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Fighting for an education

[Somalia] Young Somali girls outside their school in the Togwajaale area of Northwest Somalia
(Stefano Benedettelli/unifi)

Sometimes the teachers make it to school but the children do not - when the fighting is too intense for them to venture outdoors. Sometimes teachers make it to school only to find it has been moved - to enable displaced children to continue learning. This is the nature of teaching in war-torn Mogadishu, Somalia's capital, considered one of the world's most dangerous cities.



"I was on the way to school one day when intense fighting erupted and I had to seek shelter; by the time I got to school there were no students, they could not come because of the fighting," Abdulkadir Abdullahi, a primary-school teacher in Mogadishu, told IRIN.



Abdullahi said even though there were no official figures, many of his colleagues had left the profession due to insecurity.


''We go wherever they are," Ahmed said. "Some days we are teaching under a tree and if we are lucky, under a tent. ''

"It is not only that we have to deal with the constant shelling and general insecurity, but sometimes teachers are specifically targeted for doing what they do by the fighting groups," he said, adding that only those dedicated to their profession remain. "This [teaching] will not make you rich."



He said many teachers were killed just for going to work.



Fighting in Mogadishu, which has been going on for years between government forces and opposition Islamist groups, has escalated in recent months.



A civil society source in Mogadishu, who declined to be named, told IRIN that teachers were targeted because "they are an obstacle to the interests of the fighting groups. The warring sides want to recruit young children and it is hard to recruit a child going to school.”



Parents were often keen on taking their children to school, "just to keep them out of the militias", he said.



Unpredictability



In the midst of the chaos and violence, teachers, students and their parents are confronted with a choice of obtaining a semblance of education or giving up altogether.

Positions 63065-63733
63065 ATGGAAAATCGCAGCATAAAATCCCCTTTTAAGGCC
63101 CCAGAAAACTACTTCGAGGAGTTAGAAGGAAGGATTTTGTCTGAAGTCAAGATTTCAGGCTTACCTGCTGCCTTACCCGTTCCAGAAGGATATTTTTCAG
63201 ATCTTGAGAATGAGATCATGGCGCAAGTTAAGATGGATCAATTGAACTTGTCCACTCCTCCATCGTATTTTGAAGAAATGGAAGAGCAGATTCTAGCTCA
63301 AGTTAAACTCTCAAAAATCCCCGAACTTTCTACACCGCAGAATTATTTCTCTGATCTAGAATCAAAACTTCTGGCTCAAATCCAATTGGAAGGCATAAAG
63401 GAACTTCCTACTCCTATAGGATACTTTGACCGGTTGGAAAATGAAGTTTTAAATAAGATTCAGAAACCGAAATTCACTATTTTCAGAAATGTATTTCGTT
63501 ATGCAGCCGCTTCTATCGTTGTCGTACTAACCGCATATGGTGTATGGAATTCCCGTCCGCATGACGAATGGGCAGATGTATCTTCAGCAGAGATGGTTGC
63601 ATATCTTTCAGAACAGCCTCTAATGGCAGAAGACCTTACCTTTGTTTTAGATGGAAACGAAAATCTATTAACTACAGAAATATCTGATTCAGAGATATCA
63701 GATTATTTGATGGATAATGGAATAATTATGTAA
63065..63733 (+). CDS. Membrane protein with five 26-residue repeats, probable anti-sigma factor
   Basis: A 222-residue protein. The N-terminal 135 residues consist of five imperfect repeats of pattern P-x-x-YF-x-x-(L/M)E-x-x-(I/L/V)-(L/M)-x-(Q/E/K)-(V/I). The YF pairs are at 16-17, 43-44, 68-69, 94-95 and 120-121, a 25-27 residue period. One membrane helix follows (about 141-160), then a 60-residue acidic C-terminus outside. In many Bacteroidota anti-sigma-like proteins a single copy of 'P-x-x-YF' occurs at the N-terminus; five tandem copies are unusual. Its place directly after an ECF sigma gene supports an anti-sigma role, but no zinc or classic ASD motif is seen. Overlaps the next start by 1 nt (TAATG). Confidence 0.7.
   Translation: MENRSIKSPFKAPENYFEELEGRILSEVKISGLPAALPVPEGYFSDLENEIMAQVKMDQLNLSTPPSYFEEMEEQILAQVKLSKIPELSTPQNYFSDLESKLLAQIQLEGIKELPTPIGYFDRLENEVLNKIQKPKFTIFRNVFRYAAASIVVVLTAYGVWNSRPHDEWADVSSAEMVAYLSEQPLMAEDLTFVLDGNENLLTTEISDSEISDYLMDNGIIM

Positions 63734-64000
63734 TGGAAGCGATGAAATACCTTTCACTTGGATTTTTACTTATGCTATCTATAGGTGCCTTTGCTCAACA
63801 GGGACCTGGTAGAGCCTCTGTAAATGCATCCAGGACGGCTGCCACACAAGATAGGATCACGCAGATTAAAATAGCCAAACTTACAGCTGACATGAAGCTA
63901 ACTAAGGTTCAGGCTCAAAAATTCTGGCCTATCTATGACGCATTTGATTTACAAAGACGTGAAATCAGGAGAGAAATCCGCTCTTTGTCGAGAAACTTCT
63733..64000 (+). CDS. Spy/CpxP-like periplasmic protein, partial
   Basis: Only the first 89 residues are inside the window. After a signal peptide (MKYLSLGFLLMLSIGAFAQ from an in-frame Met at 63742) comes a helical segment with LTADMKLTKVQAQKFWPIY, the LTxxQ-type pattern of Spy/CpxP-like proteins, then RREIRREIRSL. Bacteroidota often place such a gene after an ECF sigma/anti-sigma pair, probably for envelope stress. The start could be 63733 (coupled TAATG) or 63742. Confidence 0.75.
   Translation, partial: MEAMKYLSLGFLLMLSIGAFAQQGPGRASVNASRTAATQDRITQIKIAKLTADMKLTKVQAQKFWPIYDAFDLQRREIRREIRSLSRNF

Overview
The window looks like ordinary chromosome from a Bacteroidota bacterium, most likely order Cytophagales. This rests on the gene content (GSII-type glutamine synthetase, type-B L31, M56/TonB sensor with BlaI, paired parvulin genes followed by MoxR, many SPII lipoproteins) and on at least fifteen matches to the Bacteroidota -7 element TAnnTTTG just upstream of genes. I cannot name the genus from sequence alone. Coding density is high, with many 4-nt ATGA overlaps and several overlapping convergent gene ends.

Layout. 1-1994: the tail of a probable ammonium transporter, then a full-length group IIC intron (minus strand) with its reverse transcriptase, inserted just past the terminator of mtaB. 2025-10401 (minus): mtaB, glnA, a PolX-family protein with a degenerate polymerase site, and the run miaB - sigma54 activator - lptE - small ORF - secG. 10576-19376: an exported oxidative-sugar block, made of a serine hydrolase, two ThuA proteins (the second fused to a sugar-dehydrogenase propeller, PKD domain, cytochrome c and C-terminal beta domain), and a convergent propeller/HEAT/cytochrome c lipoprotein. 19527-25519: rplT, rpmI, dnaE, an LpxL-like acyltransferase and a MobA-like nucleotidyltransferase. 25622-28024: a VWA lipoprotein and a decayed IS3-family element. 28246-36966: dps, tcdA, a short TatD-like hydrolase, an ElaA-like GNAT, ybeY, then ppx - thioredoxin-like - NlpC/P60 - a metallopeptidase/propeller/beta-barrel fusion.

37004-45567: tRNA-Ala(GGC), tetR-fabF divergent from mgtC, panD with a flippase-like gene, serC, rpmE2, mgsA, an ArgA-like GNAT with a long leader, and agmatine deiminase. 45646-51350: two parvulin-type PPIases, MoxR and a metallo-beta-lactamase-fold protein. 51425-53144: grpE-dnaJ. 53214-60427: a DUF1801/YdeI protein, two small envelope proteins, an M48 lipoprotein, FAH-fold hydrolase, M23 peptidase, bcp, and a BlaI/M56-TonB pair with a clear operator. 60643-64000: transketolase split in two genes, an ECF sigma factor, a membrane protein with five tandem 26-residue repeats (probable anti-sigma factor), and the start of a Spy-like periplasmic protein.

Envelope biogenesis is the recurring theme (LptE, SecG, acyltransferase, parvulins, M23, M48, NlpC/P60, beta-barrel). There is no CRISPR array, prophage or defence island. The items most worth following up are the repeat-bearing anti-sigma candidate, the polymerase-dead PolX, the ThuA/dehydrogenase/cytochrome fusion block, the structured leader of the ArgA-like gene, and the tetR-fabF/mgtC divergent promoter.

"There is no predictability to the fighting," Sheikh Mohamed Ahmed, chairman of the Somali Formal Education Network (SOFEN), an umbrella group that brings together 55 schools in the city and three other regions in south and central Somalia, said. "Yesterday you may have had a full school and today you may have no students or teachers because they could not brave the fighting."



He said the schools network had established "emergency education", where teachers follow the population whenever they are uprooted due to the fighting.



"We go wherever they are," Ahmed said. "Some days we are teaching under a tree and if we are lucky, under a tent."



Some schools in Mogadishu have been abandoned because they were in a war zone or occupied by fighting groups. Ahmed said 20 member schools were closed due to insecurity.



Adil Ahmed, another teacher in Mogadishu, told IRIN that teaching in the city was unique. "This is the only place I know where you can have a school move to different locations three times in one year," he said.



If an area becomes too dangerous or the situation does not settle down, Ahmed said, the school's authorities look for a location and move. "It is a normal thing in this city. Imagine teaching in that situation or learning."



Ahmed said he was most impressed by the students' desire to learn, despite the traumas.



Since 1990, more than 1.4 million Somalis have been displaced internally, and at least 600,000 are refugees in neighbouring countries.



ah/mw


This article was produced by IRIN News while it was part of the United Nations Office for the Coordination of Humanitarian Affairs. Please send queries on copyright or liability to the UN. For more information: https://shop.un.org/rights-permissions

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